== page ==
Meta, Facebook’s parent company, is asking a court to strike down parts of Washington’s decades-old campaign finance law, arguing that requiring media companies to disclose information on political ads violates the First Amendment.
The request, filed last month in King County Superior Court, comes in the course of a long-running lawsuit filed by Attorney General Bob Ferguson that accuses Facebook of repeatedly violating state campaign finance law.
Washington’s law, passed by voters a half-century ago, requires ad sellers such as Meta to disclose the names and addresses of those who buy political ads, the target of such ads and the total number of views of each ad. Ad sellers must provide the information to anyone who asks for it.
Ferguson first sued Facebook for violating the law in 2018. In response, Facebook agreed to pay a fine and said it would stop selling political ads in the state, rather than comply with the law. Google, similarly, said it would stop selling political ads in Washington.
But they didn’t stop selling political ads.
Ferguson sued Facebook again in 2020.
In asking the court to toss Ferguson’s latest lawsuit, Meta seeks wholesale changes to the law, arguing it “unduly burdens political speech” and is “virtually impossible to fully comply with.”
Meta argues that Washington’s law is essentially unique among state campaign finance laws because of the disclosure requirements it places on sellers of advertisements — newspapers, television stations and, in this case, social media companies.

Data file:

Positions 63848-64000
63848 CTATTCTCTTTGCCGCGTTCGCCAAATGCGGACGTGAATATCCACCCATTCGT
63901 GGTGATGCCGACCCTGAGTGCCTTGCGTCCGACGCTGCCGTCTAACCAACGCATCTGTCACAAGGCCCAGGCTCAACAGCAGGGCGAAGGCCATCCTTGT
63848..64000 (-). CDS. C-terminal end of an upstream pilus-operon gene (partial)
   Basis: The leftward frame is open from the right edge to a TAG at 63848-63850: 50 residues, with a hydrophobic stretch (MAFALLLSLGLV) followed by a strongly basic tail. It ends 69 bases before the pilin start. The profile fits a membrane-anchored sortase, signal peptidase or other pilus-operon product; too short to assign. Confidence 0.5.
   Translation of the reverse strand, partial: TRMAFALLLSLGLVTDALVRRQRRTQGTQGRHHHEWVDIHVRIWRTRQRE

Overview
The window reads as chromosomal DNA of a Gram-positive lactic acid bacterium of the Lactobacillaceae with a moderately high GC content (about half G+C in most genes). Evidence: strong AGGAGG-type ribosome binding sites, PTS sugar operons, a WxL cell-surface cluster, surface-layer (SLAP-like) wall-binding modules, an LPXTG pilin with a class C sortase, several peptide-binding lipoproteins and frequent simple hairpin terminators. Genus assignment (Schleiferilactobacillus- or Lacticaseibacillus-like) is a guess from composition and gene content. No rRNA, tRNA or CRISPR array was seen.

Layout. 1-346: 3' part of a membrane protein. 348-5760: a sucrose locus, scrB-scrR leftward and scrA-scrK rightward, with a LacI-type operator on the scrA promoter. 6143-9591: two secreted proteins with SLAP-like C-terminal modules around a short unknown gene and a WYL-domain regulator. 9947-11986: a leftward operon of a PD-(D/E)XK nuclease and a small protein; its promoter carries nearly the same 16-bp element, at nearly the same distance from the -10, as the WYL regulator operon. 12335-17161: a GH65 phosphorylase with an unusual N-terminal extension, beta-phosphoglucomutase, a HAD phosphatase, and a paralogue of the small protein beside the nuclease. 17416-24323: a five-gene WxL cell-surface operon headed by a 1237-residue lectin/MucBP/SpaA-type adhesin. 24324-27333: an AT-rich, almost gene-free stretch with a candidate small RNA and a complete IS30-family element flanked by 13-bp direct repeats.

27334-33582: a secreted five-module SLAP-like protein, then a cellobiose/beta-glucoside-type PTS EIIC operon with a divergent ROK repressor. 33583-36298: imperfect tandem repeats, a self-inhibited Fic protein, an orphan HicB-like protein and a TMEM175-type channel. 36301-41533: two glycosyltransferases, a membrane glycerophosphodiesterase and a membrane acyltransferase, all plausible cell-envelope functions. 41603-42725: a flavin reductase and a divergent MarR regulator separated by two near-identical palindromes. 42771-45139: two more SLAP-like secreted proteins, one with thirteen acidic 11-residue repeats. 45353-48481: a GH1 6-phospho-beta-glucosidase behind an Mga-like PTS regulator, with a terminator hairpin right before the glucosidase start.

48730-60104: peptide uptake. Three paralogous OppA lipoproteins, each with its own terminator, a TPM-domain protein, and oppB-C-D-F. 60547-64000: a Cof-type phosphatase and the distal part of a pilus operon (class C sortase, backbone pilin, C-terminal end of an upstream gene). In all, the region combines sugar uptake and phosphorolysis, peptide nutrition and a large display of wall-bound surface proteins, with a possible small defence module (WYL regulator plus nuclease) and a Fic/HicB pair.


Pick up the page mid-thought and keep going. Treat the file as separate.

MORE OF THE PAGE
“In almost all other jurisdictions, disclosure obligations appropriately fall only on political speakers — not platforms that display political and all manner of other ads,” Meta writes in its court filing.
Washington’s law, Meta argues, is unconstitutional and has shut down digital forums statewide for core political speech.
Ferguson argues newspapers and TV stations have complied with the state’s advertising laws for decades.
“Meta, the world’s largest social media company, apparently believes that it is entitled to repeatedly disregard Washington’s campaign finance laws,” Ferguson writes in court documents filed Tuesday.
“If our local newspapers and TV stations provide information to Washingtonians regarding their political ads, so can one of the most sophisticated corporations on the planet,” Ferguson said in a prepared statement. “Let’s be clear — this multinational corporation is trying to undermine transparency in our elections.”
Meta declined to comment Wednesday, citing ongoing litigation.
The company sold at least 782 ads to Washington state political committees from the end of 2018 through September 2021 without properly disclosing the required information, according to the attorney general’s office. The office said the company accepted ads in Seattle’s 2019 City Council races, as well as for a wide array of other campaigns across the state, including candidates for state representative, the Port of Tacoma commission, Spokane’s City Council and Vancouver’s school board.
In a court filing, Meta admits it has sold political ads in Washington after it said it would stop. It said those who buy those ads are violating its policies and it takes them down when they are discovered.
Meta has made some details of political ads across the country available through its searchable public Meta Ad Library. However, the library does not include all the legally required information for ads running in Washington state.
The law allows a fine of $10,000 per violation. The penalty can be tripled if the violations were intentional.
Ferguson’s lawsuit asks for a substantial penalty, including tripling, commensurate with Meta’s “flagrant disregard of Washington law.”
A hearing in the case is scheduled for Aug. 26.